Jerome Powell Warns of Possible Aggressive Rate Hikes and a Recession Risk

Federal Reserve Chairman Jerome Powell warned Congress on Tuesday that the central bank may have to raise interest rates higher than previously expected in order to curb stubborn inflation. This sent markets into a tailspin, as investors began to price in a 69.4% probability that the Fed will raise interest rates by another 25 basis points to a range of 4.75% to 5% on March 22, according to the CME FedWatch tool.[0] In addition, there's a 30.6% chance seen of a bigger, 50-basis-point hike.[1]

With inflation reaching its highest level in 40 years in March of last year, the Fed began raising rates. However, as more data consistently showed high inflation, predictions for the speed and strength of future rate increases have become increasingly more intense.[2] The Federal Reserve predicted that, by the conclusion of 2021, raising interest rates to 3.1% would be sufficient to contain increasing inflation.[2] The most recent prediction says that rates will reach 5.1%, but on Tuesday, Powell said that rates will “very likely” be higher than what was originally thought.[3] Slowing inflation by decreasing consumer demand through increases has already caused a dip in both the housing and stock markets, and many experts are concerned that this could eventually result in a serious international economic recession.[2]

As of late Friday, the yield on the 10-year Treasury note (TMUBMUSD10Y) was 3.962%. However, that yield rose to 3.981 On Friday late, the TMUBMUSD30Y, a 30-year Treasury bond, had a yield of 3.886%, which then climbed to 3.911%. At 3 p.m. on Monday, the yield on the 2-year Treasury note TMUBMUSD02Y rose from 4.863% to 4. The Eastern rate increased from 4.876% on[1] Prices move in the opposite direction to yields.[1]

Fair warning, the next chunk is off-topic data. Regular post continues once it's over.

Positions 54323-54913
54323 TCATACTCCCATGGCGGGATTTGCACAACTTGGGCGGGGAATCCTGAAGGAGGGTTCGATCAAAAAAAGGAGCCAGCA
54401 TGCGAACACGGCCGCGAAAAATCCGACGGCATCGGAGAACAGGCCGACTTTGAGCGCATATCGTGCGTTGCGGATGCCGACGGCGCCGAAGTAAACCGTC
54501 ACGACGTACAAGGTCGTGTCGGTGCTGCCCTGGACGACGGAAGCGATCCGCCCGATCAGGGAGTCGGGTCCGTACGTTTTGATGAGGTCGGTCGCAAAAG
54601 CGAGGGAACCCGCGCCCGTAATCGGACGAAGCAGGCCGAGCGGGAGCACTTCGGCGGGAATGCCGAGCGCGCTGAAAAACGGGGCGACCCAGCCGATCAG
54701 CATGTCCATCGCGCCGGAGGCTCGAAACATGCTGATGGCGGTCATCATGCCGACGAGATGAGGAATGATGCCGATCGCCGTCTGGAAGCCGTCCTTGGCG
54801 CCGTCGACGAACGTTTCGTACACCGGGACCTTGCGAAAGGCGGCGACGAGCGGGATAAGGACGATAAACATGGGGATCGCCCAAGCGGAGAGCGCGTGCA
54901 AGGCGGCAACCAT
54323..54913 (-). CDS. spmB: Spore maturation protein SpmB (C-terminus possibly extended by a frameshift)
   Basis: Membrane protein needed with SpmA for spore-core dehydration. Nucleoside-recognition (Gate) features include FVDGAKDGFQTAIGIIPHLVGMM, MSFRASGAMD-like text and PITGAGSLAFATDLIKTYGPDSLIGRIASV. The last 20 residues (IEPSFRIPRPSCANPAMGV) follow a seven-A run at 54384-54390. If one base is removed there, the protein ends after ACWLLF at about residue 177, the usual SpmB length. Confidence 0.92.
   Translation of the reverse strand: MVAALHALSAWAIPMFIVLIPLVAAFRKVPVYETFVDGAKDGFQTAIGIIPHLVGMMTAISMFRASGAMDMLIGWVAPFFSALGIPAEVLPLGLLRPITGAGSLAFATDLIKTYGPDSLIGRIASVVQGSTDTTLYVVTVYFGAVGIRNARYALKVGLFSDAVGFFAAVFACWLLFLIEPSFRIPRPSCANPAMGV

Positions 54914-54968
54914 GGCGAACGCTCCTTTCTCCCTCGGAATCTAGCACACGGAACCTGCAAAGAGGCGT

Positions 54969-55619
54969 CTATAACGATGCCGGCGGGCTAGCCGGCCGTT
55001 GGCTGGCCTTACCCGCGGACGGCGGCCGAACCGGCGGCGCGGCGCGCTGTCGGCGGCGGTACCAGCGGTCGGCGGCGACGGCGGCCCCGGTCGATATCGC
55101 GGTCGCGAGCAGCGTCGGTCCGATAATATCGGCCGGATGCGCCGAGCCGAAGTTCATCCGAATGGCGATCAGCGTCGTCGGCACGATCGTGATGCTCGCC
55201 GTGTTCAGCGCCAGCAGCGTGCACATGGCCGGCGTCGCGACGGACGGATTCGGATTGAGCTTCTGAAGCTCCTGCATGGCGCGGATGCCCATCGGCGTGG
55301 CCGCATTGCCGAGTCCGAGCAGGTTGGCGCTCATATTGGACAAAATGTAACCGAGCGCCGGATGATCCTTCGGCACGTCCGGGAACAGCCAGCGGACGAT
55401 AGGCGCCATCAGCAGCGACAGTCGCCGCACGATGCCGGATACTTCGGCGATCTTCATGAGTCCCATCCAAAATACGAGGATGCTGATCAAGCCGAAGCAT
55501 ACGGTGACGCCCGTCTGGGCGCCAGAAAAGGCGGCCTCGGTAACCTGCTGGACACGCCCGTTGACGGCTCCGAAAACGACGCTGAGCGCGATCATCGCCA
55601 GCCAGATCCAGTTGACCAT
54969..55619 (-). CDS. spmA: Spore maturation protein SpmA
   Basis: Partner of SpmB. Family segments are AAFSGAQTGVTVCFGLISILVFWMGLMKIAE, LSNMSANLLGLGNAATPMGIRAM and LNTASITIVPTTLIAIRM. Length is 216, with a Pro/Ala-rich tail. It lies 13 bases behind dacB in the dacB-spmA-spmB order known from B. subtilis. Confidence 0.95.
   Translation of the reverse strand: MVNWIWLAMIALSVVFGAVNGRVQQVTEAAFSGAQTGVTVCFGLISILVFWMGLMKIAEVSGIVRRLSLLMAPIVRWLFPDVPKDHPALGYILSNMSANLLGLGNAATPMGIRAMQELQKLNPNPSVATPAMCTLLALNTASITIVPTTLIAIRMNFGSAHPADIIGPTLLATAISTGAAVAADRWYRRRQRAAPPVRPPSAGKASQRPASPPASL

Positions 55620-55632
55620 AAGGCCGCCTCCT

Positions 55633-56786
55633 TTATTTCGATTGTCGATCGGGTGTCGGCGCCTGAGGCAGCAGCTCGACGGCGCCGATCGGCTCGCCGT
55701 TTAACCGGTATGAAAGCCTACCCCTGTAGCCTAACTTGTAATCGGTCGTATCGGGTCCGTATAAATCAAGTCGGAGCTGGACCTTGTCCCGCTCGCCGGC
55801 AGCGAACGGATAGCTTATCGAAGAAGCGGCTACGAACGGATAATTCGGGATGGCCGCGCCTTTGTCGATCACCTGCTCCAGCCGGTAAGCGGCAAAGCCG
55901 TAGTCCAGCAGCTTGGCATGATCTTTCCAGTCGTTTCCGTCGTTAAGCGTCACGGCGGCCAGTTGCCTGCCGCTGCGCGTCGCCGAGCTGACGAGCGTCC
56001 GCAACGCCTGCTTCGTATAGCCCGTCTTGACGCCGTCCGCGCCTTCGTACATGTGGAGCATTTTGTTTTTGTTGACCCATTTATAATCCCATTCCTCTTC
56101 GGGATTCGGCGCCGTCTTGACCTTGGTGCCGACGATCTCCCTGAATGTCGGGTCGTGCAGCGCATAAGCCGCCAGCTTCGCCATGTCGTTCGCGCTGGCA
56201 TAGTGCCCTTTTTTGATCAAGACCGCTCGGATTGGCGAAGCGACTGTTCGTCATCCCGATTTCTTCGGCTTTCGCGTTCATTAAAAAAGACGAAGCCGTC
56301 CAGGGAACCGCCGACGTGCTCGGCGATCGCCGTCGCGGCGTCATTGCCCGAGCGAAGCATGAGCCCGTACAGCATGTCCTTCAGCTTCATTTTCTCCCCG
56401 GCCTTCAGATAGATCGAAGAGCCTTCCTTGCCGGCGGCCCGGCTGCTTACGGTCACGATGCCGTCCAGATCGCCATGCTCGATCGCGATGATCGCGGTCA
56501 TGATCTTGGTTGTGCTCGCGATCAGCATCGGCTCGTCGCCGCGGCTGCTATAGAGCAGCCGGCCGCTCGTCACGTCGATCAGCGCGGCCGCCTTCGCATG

The Federal Reserve's projections showed that, cognizant of the fact that the central bank's endeavors to decelerate the economy could lead to roughly two million Americans becoming unemployed this year, Powell accepted this.[4] At the hearing, Democrats warned against any rapid increases in interest rates, pointing out that a recession caused by the Federal Reserve would have an especially hard impact on those with lower incomes.[5]

0. “US debt default could cause ‘longstanding harm,' Fed Chair Jerome Powell says” ABC News, 7 Mar. 2023,

1. “‘Buckle up’: Treasury yields edge near 4% as Powell testimony, jobs data loom” MarketWatch, 6 Mar. 2023,

2. “How High Will Fed Raise Rates? Powell Fuels Fears That Rates Could Hit 6%” Forbes, 8 Mar. 2023,

3. “Powell: ‘A Long Way to Go' on Taming Inflation” U.S. News & World Report, 7 Mar. 2023,

4. “Jerome Powell's testimony sent markets reeling. That may be a good thing” CNN, 8 Mar. 2023,

5. “Five takeaways from Powell’s House testimony” The Hill, 8 Mar. 2023,

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